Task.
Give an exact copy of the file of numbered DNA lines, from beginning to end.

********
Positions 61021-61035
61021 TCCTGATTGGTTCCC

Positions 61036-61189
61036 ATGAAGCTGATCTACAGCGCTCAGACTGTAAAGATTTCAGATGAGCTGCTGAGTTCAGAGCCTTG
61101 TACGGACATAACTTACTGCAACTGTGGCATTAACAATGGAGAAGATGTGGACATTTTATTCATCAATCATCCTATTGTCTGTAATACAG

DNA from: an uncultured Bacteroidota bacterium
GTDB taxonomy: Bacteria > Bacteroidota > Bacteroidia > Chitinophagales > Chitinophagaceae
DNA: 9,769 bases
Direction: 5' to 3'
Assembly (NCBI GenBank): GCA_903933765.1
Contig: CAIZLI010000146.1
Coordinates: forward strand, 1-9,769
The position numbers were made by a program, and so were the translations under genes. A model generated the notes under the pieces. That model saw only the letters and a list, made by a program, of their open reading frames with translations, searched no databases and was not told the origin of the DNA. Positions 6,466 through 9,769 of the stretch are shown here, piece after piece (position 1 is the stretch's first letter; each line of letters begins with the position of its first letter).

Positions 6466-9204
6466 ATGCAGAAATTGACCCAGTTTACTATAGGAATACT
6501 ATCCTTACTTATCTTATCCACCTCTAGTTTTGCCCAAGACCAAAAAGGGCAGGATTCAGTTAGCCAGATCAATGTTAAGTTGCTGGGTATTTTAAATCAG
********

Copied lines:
Positions 61021-61035
61021 TCCTGATTGGTTCCC

Positions 61036-61189
61036 ATGAAGCTGATCTACAGCGCTCAGACTGTAAAGATTTCAGATGAGCTGCTGAGTTCAGAGCCTTG
61101 TACGGACATAACTTACTGCAACTGTGGCATTAACAATGGAGAAGATGTGGACATTTTATTCATCAATCATCCTATTGTCTGTAATACAG

DNA from: an uncultured Bacteroidota bacterium
GTDB taxonomy: Bacteria > Bacteroidota > Bacteroidia > Chitinophagales > Chitinophagaceae
DNA: 9,769 bases
Direction: 5' to 3'
Assembly (NCBI GenBank): GCA_903933765.1
Contig: CAIZLI010000146.1
Coordinates: forward strand, 1-9,769
The position numbers were made by a program, and so were the translations under genes. A model generated the notes under the pieces. That model saw only the letters and a list, made by a program, of their open reading frames with translations, searched no databases and was not told the origin of the DNA. Positions 6,466 through 9,769 of the stretch are shown here, piece after piece (position 1 is the stretch's first letter; each line of letters begins with the position of its first letter).

Positions 6466-9204
6466 ATGCAGAAATTGACCCAGTTTACTATAGGAATACT
6501 ATCCTTACTTATCTTATCCACCTCTAGTTTTGCCCAAGACCAAAAAGGGCAGGATTCAGTTAGCCAGATCAATGTTAAGTTGCTGGGTATTTTAAATCAG